Journalism: Is it dying or evolving?


Today, I had a rather depressing conversation with an older neighbor. She was asking all the typical questions most 20-something-year-olds get: How’s school? What are you studying? What do you want to do? The conversation was light until I answered a question with “I’m a journalism major.” I was met with a passive aggressive, “Well … isn’t that a dying field, sweetie? Anyone can be a journalist now.”

My heart sank a little and every fiber of my being wanted to rip out the flowerbed that judgmental woman was watering. I held my breath.

Social media, YouTube, Vine, Instagram, Facebook, Tumblr and other blogging sites are available to anyone who can afford the technology. While even I can admit that the prospect of iPhone-wielding teenagers becoming the majority of our news sources is fairly terrifying, the notion of journalism dying just because there are more means of “reporting” is, frankly, a cop out.

The way I see it is that journalism is not dying, but the playing field is getting increasingly larger and so is the number of players. The problem therein is competition. We need writers that can pull audiences away from what their sorority sister re-tweeted, what’s being shared on Facebook or re-posted on Instagram. I do believe that the challenge is not simply no one caring- its that everyone has media-induced attention deficit disorder.

The field of journalism is still alive and kicking-fighting actually. Fighting through the hoards of meaningless personality quizzes, “like if you agree” posts, and celebrity gossip to get to what is happening in the real world.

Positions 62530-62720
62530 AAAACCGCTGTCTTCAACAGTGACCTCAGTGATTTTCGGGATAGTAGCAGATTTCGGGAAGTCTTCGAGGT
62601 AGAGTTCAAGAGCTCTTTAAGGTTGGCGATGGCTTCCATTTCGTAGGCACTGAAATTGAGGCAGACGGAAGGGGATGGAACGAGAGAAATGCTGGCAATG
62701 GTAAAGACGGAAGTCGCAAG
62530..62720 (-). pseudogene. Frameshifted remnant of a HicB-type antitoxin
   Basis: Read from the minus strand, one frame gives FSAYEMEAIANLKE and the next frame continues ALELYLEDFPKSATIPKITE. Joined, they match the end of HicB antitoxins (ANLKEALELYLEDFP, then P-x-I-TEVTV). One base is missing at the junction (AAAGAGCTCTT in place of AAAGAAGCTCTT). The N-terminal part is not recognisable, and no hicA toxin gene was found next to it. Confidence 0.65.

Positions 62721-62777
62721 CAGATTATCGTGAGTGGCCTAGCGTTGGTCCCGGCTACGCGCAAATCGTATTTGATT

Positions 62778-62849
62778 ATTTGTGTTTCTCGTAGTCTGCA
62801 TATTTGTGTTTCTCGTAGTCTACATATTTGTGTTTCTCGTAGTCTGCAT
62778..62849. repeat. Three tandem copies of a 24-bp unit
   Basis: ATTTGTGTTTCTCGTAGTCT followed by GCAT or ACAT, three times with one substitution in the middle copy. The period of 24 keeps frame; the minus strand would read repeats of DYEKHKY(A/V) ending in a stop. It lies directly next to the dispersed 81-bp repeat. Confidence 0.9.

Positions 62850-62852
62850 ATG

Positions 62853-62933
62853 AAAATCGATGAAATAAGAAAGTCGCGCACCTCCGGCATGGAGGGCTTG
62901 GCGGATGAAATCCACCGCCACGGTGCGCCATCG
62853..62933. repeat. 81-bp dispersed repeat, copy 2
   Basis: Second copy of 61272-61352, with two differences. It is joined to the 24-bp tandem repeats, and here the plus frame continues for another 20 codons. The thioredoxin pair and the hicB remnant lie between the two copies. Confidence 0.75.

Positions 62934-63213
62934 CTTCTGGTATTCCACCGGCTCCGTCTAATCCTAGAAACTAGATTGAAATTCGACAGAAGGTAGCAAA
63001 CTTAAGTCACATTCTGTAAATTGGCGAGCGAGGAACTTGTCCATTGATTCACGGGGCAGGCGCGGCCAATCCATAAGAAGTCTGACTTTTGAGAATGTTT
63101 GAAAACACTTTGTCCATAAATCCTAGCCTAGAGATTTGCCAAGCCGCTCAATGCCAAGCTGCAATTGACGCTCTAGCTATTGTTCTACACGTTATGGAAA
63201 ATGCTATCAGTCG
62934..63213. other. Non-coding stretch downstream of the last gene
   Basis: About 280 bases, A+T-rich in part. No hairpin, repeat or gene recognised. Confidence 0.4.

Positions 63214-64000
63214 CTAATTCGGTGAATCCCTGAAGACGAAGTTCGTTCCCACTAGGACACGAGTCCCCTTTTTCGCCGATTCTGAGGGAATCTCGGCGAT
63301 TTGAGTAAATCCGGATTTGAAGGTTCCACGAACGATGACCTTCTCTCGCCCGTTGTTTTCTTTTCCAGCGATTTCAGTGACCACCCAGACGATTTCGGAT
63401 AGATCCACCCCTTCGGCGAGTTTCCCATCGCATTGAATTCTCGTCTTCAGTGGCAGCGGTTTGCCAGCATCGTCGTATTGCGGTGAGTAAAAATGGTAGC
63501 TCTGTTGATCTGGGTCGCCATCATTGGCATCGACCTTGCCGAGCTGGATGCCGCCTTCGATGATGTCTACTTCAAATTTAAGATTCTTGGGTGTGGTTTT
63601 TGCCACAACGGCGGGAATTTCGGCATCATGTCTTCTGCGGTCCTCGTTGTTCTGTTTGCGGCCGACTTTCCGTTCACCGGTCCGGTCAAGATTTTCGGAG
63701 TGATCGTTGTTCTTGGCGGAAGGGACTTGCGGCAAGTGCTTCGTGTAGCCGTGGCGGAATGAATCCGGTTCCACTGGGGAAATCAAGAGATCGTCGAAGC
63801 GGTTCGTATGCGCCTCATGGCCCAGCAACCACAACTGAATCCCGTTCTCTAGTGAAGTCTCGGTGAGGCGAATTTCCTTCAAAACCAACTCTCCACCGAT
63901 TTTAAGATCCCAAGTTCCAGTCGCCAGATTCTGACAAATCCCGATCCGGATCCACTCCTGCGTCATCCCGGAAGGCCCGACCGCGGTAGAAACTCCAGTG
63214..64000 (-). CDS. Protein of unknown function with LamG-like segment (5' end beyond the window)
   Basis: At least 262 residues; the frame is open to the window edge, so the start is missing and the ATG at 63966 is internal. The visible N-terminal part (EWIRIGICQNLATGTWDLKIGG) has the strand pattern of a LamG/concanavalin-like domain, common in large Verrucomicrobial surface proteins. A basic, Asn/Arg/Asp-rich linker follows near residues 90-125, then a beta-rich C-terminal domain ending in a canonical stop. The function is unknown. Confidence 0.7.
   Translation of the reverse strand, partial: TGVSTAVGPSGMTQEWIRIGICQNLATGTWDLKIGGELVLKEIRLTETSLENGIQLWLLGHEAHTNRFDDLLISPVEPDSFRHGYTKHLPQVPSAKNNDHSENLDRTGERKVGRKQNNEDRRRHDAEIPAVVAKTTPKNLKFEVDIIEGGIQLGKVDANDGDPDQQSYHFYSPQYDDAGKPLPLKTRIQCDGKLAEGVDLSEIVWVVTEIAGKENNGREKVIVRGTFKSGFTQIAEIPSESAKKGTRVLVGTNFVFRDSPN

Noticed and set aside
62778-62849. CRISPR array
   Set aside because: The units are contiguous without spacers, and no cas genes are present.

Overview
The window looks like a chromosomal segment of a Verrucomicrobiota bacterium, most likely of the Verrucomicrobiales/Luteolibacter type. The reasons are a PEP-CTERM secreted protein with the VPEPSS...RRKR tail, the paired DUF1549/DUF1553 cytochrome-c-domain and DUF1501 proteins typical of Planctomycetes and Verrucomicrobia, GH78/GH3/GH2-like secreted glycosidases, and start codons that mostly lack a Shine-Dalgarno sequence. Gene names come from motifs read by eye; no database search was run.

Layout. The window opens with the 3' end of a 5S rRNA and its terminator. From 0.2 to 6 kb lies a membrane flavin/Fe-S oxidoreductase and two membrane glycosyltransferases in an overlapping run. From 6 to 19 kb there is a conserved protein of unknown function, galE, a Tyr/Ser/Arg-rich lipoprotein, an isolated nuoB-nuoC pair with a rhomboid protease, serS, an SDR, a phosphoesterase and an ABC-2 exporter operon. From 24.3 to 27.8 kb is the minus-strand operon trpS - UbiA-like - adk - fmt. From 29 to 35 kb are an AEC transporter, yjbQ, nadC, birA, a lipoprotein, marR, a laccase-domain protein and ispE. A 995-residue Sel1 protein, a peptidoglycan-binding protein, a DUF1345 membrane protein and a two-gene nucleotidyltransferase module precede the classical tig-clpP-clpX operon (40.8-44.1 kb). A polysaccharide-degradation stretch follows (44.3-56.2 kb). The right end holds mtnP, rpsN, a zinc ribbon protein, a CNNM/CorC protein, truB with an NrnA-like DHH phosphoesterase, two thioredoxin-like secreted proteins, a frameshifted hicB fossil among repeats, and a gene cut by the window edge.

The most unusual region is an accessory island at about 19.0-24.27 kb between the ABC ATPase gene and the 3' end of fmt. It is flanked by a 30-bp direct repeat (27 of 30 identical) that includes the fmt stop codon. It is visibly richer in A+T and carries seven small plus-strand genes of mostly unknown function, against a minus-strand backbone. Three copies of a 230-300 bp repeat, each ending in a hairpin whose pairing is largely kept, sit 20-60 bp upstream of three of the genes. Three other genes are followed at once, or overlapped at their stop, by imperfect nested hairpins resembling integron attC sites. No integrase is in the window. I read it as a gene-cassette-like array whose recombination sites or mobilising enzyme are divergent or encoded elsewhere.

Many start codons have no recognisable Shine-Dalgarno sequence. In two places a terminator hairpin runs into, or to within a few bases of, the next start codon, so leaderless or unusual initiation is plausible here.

Legislation strikes at LGBTQ community


As of this new year, many Florida conservatives were taken aback by the decision made by U.S. District Judge Robert Hinkle. He has made it so each of the 67 Florida counties must issue marriage licenses to same-sex couples. This is a huge step for gay rights, but as with most political happenings in Florida, we take one step forward and then someone decides to take two steps back.

Now a specific group of the LGBTQ community is being ostracized in a vindictive, hypocritical and very invasive way. The most intolerant and bigoted of our state’s legislators have proposed a bill that could have a trans-person charged with a first-degree misdemeanor by using a bathroom that the legislation determines is wrong based on their “biological sex.”

I would like to believe that by this day and age people are starting to be a little more accepting of others and understand that for the most part, gender is a social construct. Yes, you have a biological sex at birth, but what deems someone male or female has very little to do with their sex organs and much more to do with how they feel comfortable presenting themselves to the world.

Unfortunately, those in the state legislature do not see it the same way. This bill would basically put the power in the hands of the bully. If a trans-person is caught using a bathroom not matching their “biological sex” they can be sentenced up to one year in prison. If any non-trans-person finds a trans-person in a bathroom not matching their “biological sex” they can sue. If the business owner of where the bathroom is located does not actively prevent trans-people from using the “wrong” bathroom, they can be sued by customers as well and are liable for a civil suit.

It is as methodically spiteful and malicious as it is frustrating. The icing on the cake is that if sued successfully, the trans-person or the business owner, will have to pay the attorney fees of all parties involved.

This bill is a blatant discriminatory act against trans-people and those who support them. Not only does it condone the harassment of trans-people, but if also impedes on the rights of store owners to be non-discriminatory. The LGBTQ community faces constant violence, discrimination, humiliation and an overwhelming amount of hatred in this county, this bill takes a step even further and leaves them nowhere to hide.